Tag Archives: Computational thinking

The Times: “Program or Be Programmed”

A lot of computer science in The Times today: a full-page article on page 3 entitled Play the game, but write the software too (£), a four-page pullout on learning how to code, as well as the following leader (£) on page 2:

Program or be Programmed

The best time to start learning the language of computer code is now

void draw() {
    background(255);
    stroke(0,0,0);
    line(0,0,60,hour());
    line(0,0,120,minute());
    stroke(255,0,0);
    line(0,0,180,second());
}

The world divides into a majority of people for whom the preceding four lines are meaningless and a minority for whom it is clear at once that, given the right breaks between them, these lines will create on your computer screen a simple clock.

For the majority, the world of software is a built world that, like a city, helps us to organise and to consume. But it has been built by others. For the minority, software is merely a curtain that can be pulled aside to reveal a wild world of confusion, trial and error, but also of potentially unlimited creative and commercial potential. It is time for Britain’s schoolchildren to be granted access to this world.

For a brief period in the 1980s, British schools and universities punched far above their weight in the production of graduates who spoke the language of computers. This was partly a legacy of Britain’s pioneering role in the fundamentals of computer science and partly thanks to the BBC Micro, which appeared in most schools in the country but required a basic understanding of code for even its most basic functions.

The Micro generation went on to dominate the creative side of the computer gaming industry, but mainly in other countries. Since then Britain’s top three universities for computer science — Oxford, Cambridge and Imperial College, London — have kept their rankings in a global top 20 predictably dominated by the United States. But for a wasted generation, computer science in schools has languished at the expense of something else entirely.

As Michael Gove lamented in a speech in January, the national curriculum’s vision of Information and Communications Technology (ICT) had atrophied to little more than a primer in the use of Microsoft Word and PowerPoint. What pupils got, if they could stay awake, were simple skills that conferred little competitive advantage and in most cases could anyway be self-taught. What they needed was a rigorous but rewarding grounding in code as a foreign language.

At the Education Secretary’s invitation, industry has produced a blueprint for a new computer science curriculum. It would start early. By the end of primary school, pupils would be able to build an app for a mobile phone. By 16 they would be able to write a program to solve a Sudoku puzzle. By 18, if they took computer science at A-Level, they would be able to write the code to guide a van along the shortest route between two points on a digitised map.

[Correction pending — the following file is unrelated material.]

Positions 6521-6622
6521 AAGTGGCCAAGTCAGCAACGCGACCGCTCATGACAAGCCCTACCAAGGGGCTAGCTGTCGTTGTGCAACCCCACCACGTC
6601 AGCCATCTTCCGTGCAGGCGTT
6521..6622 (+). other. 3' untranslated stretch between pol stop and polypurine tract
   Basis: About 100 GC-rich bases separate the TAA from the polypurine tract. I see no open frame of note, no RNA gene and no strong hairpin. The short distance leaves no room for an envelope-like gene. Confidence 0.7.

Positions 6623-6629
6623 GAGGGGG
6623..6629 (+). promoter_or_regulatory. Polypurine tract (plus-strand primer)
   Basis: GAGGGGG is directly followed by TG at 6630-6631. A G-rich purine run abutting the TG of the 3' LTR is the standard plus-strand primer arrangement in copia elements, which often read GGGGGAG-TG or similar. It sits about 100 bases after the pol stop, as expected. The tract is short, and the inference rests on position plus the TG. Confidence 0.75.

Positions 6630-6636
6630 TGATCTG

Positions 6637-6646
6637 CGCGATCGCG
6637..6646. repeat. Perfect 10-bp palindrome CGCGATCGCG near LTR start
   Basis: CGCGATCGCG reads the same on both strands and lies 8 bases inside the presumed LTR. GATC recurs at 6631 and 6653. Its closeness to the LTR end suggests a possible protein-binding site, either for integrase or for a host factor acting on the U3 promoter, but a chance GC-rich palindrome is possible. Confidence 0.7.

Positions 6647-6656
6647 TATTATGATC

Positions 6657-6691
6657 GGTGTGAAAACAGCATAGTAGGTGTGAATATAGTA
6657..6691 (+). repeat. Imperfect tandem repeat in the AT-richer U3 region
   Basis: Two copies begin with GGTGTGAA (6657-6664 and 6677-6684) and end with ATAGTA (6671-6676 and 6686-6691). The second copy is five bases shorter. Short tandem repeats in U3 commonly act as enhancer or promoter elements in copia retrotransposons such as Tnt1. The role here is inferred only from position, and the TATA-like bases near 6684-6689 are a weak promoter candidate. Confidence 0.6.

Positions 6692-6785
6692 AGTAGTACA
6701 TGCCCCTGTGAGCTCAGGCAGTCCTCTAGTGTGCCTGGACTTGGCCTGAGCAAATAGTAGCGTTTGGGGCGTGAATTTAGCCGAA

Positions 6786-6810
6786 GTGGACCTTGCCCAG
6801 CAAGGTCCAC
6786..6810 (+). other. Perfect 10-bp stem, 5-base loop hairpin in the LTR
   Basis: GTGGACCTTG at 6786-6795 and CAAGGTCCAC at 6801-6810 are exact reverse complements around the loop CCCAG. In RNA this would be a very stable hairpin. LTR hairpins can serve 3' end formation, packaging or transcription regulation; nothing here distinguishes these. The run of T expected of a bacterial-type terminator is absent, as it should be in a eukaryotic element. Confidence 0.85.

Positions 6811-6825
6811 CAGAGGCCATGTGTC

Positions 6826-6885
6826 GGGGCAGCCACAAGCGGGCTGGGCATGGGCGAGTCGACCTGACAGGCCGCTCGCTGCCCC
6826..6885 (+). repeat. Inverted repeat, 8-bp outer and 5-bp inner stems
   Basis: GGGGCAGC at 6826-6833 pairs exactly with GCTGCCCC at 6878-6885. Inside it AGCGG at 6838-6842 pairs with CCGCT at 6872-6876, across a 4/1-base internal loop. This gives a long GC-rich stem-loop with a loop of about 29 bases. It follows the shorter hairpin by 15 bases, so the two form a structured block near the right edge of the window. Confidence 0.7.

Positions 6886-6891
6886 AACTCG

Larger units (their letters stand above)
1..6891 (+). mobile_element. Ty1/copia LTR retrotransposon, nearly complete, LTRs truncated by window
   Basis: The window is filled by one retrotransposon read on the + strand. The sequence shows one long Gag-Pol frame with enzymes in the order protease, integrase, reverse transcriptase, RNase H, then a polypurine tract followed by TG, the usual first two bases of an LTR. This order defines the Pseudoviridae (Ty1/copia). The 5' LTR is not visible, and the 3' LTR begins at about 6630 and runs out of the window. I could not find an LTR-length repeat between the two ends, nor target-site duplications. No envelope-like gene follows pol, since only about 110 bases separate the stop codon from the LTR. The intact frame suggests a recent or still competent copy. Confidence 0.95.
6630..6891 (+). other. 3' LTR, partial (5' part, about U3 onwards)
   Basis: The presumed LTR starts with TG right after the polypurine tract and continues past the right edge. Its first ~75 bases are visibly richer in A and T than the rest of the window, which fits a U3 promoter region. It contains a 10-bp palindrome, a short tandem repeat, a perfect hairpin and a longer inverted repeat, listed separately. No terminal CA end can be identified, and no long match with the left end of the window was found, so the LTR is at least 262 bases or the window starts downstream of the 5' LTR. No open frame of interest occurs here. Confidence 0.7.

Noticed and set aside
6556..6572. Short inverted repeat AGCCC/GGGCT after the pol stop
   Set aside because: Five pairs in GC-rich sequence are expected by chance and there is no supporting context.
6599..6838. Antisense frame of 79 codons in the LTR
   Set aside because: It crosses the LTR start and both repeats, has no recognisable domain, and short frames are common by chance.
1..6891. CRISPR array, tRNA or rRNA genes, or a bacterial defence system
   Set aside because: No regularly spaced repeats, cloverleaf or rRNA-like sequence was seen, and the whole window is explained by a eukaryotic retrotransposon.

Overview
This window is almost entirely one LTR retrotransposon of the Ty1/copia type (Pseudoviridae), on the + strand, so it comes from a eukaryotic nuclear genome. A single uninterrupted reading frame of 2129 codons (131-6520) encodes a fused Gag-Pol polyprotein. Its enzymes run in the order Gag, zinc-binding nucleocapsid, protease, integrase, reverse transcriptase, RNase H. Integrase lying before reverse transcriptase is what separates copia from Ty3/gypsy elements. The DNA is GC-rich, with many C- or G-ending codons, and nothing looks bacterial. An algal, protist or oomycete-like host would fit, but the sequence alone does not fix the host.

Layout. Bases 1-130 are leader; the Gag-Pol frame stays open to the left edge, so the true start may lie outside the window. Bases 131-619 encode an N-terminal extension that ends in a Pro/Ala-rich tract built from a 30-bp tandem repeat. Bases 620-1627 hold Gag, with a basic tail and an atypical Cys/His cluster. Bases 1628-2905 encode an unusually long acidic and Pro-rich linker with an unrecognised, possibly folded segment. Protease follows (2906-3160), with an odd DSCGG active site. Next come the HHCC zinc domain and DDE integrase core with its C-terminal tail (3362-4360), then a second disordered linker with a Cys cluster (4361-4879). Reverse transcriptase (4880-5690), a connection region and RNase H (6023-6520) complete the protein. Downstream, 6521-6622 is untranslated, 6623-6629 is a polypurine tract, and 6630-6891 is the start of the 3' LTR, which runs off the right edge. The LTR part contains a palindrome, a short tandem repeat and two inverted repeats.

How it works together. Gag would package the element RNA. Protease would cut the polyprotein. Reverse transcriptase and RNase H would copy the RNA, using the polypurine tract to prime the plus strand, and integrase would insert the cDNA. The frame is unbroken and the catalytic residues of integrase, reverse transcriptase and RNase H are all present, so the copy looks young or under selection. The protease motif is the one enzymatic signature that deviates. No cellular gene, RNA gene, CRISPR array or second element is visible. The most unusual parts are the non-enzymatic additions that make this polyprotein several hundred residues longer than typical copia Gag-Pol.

Under this scheme, coding would start at 7. Its advocates say this would produce, eventually, the number of computer-literate graduates that British employers need; equip all pupils with the ability to compartmentalise and sequence their thinking as coding requires; and reflect the new reality that no rounded education is complete without an introduction to programming.

It is a compelling case. Some schools may respond that they cannot possibly have enough qualified teachers ready for a curriculum by 2014, when the successor to ICT is due. That is no reason to push back the deadline. It is a reason to speed up the necessary training. That clock on your computer screen is ticking.

While it has been widely reported that industry have taken the lead on developing the new ICT Programme of Study in England, this is not quite correct. It has been coordinated by the BCS and the Royal Academy of Engineering on behalf of the Department for Education, with input from key stakeholders across education, academia, government and industry. They may have been indirectly referring to Computer Science: A Curriculum for Schools, the CAS curriculum which has been endorsed by industry and the examination boards.

N.B. The Times also cleverly demonstrated that programming is non-trivial, by inserting a couple of typos in the code fragment at the start of the article…

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Programming is the start not the end: let’s develop computational thinking and problem solving skills

(N.B. This is the original unedited version of an article published online today in The Telegraph)

I wholeheartedly support the high-profile initiatives to get more children programming, especially as part of the rethinking of the ICT curriculum in UK schools. The publication of the Royal Society’s report Shut down or restart? in January highlighted the unsatisfactory state of ICT education in the UK, recommending that every child should have the opportunity to study the rigorous academic discipline of computer science. With the disapplication of the existing ICT Programmes of Study and the development of a new programme of study as part of the National Curriculum Review in England, we are at an exciting crossroads, with a real opportunity to make computing and technology a key focus of our education system. But if there’s one lesson we should take away from the problems of the past 15 years it is that we must not focus on transient and superficial technology skills. Computer science is not programming (and vice versa) and we should be wary of teaching programming just for the sake of teaching programming, without thinking about why we want to get kids to program.